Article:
Caesarian

Seven people go into a room and eight people come out.

Anaesthetists don’t just work with unconscious patients. This¬†expectant mother is being guided through a magic trick.¬†Sitting beside her, the anaesthetist asks questions, tells her what is happening, and what she can expect to feel and hear. His team help bridge the gap between her emotions, and what is happening to her numbed body.

 

Patient Experience

From my own experiences, I’m aware of the intimacy and vulnerability in handing yourself over completely into the care of someone else.

Everyone remembers having a general anaesthetic. They won’t remember the operation; but they’re likely to tell their friends all about the process of slipping into unconsciousness. The anaesthetist is their guide and protector into and out of this netherworld. For the clinicians the process is routine, yet the anaesthetists and nurses I photographed were always aware of the importance of this moment to the patient. They used charm, humour, calmness, eye contact and a genuine interest in the patient to help them navigate what is at the very least a disorienting experience.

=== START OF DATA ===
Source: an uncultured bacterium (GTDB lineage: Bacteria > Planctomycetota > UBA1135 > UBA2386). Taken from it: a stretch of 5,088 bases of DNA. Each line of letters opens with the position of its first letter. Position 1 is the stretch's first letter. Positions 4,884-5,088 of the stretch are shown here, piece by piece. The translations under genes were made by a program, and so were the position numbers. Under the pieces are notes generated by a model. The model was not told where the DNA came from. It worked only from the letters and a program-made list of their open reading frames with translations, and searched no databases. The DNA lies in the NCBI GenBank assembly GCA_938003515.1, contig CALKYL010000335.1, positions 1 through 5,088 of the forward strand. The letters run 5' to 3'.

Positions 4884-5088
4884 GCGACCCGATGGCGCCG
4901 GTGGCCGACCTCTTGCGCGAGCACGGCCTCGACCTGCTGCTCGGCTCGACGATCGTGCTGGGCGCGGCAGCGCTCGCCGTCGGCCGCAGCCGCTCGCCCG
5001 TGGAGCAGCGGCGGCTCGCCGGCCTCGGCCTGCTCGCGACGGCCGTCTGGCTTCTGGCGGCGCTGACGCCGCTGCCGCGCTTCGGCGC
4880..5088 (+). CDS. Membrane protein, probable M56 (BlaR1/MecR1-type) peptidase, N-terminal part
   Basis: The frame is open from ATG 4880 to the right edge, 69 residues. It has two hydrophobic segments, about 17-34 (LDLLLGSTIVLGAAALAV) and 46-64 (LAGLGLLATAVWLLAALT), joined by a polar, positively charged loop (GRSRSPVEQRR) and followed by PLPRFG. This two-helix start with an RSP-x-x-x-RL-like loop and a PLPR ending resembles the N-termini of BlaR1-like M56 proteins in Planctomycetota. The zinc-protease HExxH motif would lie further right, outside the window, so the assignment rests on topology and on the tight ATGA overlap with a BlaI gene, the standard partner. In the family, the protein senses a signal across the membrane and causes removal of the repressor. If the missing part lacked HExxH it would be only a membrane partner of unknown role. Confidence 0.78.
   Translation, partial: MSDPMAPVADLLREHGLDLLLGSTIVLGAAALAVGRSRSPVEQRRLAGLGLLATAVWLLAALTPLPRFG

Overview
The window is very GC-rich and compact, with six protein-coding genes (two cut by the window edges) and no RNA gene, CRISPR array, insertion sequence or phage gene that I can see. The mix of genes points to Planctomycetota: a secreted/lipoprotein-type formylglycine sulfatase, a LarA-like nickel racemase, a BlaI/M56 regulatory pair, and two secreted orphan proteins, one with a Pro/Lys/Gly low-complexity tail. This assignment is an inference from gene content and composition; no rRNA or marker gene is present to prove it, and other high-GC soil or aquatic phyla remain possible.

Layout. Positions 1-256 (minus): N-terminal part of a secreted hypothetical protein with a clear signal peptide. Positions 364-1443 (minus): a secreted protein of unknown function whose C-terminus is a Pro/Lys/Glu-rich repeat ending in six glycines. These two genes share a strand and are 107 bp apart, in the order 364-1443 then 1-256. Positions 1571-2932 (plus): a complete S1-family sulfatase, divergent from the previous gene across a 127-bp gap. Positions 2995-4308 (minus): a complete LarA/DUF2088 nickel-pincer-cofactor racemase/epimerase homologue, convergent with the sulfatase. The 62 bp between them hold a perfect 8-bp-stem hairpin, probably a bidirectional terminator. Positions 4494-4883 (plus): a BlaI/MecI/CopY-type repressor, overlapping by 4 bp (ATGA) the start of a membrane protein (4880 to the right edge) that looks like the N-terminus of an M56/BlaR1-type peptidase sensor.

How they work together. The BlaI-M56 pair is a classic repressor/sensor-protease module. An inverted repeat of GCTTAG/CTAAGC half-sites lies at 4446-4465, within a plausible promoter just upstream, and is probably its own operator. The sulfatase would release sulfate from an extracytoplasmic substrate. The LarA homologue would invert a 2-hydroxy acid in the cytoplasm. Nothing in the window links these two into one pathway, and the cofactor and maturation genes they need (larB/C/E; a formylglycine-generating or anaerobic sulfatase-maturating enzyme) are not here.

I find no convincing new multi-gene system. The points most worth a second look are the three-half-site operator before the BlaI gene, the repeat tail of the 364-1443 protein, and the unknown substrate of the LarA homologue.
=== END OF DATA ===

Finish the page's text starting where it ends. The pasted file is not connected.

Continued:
Anaesthetists

Consciousness is a tricky subject, debated by philosophers and scientists for hundreds of years. But anaesthetists turn it on and off and otherwise manipulate it every day. Photographing people losing consciousness is an odd thing. Like a benign and reversible death. One moment they’re there talking as I snap away and the next minute they’re absent, yet still the centre of attention. They are there and not there.
My commission for the Royal College of Anaesthetists took me to hospitals around the country to photograph all aspects of anaesthesia.
I’ll cover other aspects of this extraordinary profession in future posts.